One way you realize you’re healing: For a while, what you’ve suffered is the biggest thing you can imagine. In your pain and suffering, you twist reality around your own wound and you see the whole world through the lens of your pain. For a time, what you’re facing really is the biggest, ugliest, cruelest thing that anyone could ever be allowed to experience. And then over time, as you fight to heal, as you move forward, one foot in front of the other over and over again, you begin once again to see other people’s losses as weighty and real — as real, even, as what you’ve lost.

This is good. This is healing. Your pain is being rightsized — still real and still tender and still awful, but not the biggest, hardest thing in all the world. You start to have the emotional energy to offer to other people in empathy, seeing what they’re carrying instead of hoarding up all your resources for the cavern of your own loss.

  • Empathy is a sister to compassion.

It’s a willing cracking open of the heart, over and over, an intentional tenderness of spirit. It takes discipline and bravery to practice empathy — it’s far easier to demonize the other when we focus on the differences and the distances, when we separate people into us versus them.

  • Empathy is what allows us to be gracious with our kids in those quarantine moments when they’re driving us up every wall — because they didn’t choose this either, because their lives have been upended too, because they’re lonely and scared too.
  • Empathy is when white people listen to the stories and experiences of their Black friends — without defensiveness, without trying to distance or absolve themselves from white supremacy or systemic racism.
  • Empathy is choosing to see what connects us all — our common humanity. Our common resolve as well as our common fragility, our common grief and terror and exhaustion as well as our common hope and joy and delight.
  • Empathy is when we see another person’s needs and longings as clearly as we see our own, when we feel another person’s wounds and scars as if they were wounds and scars on our very own body, our very own skin. Empathy stitches us together when a thousand loud things act as seam rippers, shredding the fabric of our connectedness. Empathy simply picks up a needle and begins stitching again — together, together, together.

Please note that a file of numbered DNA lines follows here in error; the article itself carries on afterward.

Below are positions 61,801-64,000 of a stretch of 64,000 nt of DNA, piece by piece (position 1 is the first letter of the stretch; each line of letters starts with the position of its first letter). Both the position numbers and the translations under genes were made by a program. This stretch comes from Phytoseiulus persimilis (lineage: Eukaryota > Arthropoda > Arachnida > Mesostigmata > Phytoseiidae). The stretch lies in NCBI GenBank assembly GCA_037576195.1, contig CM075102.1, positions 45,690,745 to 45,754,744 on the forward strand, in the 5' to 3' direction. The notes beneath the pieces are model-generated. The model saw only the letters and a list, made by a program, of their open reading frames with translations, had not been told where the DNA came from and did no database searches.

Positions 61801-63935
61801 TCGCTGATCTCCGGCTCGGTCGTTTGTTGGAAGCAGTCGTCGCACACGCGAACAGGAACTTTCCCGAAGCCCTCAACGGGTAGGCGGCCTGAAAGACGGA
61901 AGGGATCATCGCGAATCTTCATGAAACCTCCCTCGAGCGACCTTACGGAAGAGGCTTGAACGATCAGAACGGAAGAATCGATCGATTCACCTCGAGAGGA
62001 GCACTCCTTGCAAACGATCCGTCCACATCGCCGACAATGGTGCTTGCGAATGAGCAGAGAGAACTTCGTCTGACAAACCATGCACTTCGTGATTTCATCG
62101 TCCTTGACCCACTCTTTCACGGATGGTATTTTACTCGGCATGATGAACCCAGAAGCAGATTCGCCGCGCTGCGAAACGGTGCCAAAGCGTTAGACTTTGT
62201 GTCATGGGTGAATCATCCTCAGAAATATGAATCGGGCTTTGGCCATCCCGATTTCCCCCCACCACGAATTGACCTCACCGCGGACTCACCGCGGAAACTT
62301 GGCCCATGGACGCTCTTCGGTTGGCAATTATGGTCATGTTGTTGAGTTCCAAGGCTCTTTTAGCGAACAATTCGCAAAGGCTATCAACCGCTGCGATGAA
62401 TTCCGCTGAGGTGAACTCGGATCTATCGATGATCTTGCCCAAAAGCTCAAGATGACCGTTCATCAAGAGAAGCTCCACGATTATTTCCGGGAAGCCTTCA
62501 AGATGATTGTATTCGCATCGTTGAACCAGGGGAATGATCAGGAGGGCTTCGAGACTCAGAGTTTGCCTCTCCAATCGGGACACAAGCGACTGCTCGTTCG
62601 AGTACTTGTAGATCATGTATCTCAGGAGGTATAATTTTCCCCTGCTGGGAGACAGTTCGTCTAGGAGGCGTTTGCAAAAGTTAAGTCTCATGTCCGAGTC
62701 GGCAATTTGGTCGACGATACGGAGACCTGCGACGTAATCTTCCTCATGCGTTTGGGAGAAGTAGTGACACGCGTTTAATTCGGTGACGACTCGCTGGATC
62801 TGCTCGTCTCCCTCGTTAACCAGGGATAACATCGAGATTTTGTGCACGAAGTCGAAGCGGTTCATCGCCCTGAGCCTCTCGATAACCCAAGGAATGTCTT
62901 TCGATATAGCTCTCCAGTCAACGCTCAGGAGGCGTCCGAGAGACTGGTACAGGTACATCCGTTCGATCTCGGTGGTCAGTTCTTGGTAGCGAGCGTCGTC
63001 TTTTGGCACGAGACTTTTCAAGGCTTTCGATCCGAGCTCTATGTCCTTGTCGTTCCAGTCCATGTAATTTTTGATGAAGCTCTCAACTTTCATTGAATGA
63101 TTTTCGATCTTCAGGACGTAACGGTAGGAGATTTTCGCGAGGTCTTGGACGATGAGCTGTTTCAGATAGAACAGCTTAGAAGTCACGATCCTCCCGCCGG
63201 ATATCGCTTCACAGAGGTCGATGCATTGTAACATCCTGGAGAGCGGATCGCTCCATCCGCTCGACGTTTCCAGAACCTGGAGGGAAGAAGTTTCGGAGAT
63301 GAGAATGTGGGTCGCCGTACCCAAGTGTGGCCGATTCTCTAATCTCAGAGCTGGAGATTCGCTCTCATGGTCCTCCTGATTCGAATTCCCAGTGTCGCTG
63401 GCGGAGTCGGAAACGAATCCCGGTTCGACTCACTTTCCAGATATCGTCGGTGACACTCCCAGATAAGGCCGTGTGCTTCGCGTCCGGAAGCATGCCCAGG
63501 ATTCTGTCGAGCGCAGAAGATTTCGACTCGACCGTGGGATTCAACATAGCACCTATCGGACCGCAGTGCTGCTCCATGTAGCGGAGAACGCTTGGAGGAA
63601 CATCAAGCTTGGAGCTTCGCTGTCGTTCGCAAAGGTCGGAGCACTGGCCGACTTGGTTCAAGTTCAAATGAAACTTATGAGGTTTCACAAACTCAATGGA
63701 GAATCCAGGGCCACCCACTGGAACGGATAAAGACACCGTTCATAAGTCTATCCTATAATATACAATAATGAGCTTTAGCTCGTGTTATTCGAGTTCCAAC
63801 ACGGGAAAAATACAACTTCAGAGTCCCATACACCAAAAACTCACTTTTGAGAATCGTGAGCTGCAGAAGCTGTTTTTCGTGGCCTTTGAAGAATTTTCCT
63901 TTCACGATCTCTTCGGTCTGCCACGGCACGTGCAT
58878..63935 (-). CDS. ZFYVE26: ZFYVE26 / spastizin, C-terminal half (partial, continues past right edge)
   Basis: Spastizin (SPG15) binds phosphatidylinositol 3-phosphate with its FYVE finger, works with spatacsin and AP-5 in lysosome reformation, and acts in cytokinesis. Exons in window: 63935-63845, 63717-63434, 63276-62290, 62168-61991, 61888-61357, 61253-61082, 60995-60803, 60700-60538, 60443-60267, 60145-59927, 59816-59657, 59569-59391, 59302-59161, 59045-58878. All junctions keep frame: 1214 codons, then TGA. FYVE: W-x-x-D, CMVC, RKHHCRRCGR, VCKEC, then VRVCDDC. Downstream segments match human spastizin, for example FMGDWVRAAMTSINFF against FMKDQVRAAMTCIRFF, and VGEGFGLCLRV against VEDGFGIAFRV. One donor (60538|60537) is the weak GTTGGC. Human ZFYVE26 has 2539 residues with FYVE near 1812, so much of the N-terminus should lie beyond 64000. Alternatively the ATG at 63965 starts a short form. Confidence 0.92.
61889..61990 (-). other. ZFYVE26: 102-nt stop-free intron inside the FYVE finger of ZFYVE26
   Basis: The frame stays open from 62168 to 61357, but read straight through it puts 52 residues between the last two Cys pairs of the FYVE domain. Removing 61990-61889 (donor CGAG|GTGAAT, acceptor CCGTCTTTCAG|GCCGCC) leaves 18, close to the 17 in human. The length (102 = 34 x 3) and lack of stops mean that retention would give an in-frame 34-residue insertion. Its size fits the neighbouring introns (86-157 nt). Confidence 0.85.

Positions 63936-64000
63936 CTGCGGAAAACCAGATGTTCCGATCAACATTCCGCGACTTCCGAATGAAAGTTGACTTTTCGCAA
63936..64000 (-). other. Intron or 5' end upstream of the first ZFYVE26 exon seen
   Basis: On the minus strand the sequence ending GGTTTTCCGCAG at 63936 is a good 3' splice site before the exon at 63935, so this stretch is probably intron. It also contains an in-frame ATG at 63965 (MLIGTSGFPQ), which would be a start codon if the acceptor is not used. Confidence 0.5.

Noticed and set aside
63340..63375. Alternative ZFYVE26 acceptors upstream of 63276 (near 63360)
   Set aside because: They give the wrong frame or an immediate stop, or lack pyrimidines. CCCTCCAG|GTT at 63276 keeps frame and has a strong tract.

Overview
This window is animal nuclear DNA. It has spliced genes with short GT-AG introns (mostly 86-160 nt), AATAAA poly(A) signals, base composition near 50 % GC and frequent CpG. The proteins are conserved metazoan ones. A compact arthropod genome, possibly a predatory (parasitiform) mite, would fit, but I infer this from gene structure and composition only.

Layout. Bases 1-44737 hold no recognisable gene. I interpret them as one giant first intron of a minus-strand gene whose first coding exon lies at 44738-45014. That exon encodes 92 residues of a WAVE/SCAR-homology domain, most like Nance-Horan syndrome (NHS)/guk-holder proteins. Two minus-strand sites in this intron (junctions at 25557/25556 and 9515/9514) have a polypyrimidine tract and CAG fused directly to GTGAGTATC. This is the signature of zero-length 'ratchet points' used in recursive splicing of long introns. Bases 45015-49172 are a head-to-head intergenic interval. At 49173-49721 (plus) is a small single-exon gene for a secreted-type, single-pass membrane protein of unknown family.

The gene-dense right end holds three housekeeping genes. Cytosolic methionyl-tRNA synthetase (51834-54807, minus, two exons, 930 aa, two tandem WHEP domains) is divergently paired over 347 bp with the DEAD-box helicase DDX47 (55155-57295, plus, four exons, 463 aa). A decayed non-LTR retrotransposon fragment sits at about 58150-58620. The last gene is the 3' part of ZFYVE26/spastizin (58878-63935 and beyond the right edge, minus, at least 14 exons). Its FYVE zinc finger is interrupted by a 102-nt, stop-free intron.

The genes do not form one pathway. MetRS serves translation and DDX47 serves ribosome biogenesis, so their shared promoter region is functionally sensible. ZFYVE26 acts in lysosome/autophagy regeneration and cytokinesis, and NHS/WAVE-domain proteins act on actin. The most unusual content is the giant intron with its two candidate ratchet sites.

When I read the Bible, I read story after story of love, of redemption, of subverting the status quo in order to love more deeply and powerfully.

Jesus is a surprising and almost shocking Person — one who breaks boundaries and rules in order to love people who haven’t been loved by the world around them.

That’s what it means to be a Christian — to model your life after Jesus, the One who embodies love. Jesus did not preserve boundaries and traditions at the expense of humans. He valued humans at the expense of previously held boundaries and traditions.

Christlikeness is, at its core, about love — a brave, muscular, boundary-breaking love for all people, a commitment to human thriving on every level. I believe that calling myself a Christian means living up to Christ’s example of brave, sometimes shocking love.

Excerpted with permission from I Guess I Haven’t Learned That Yet by Shauna Niequist, copyright Shauna Niequist.

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Your Turn 

You have undoubtedly experienced grief and anger over the last few years unlike any other time, right? It’s been an unprecedented period, hasn’t it? And yet, Jesus calls us to love others and empathize with them. How can we do that today? Come share with us. We want to hear what the Holy Spirit is saying to you today. ~ Laurie McClure, Faith.Full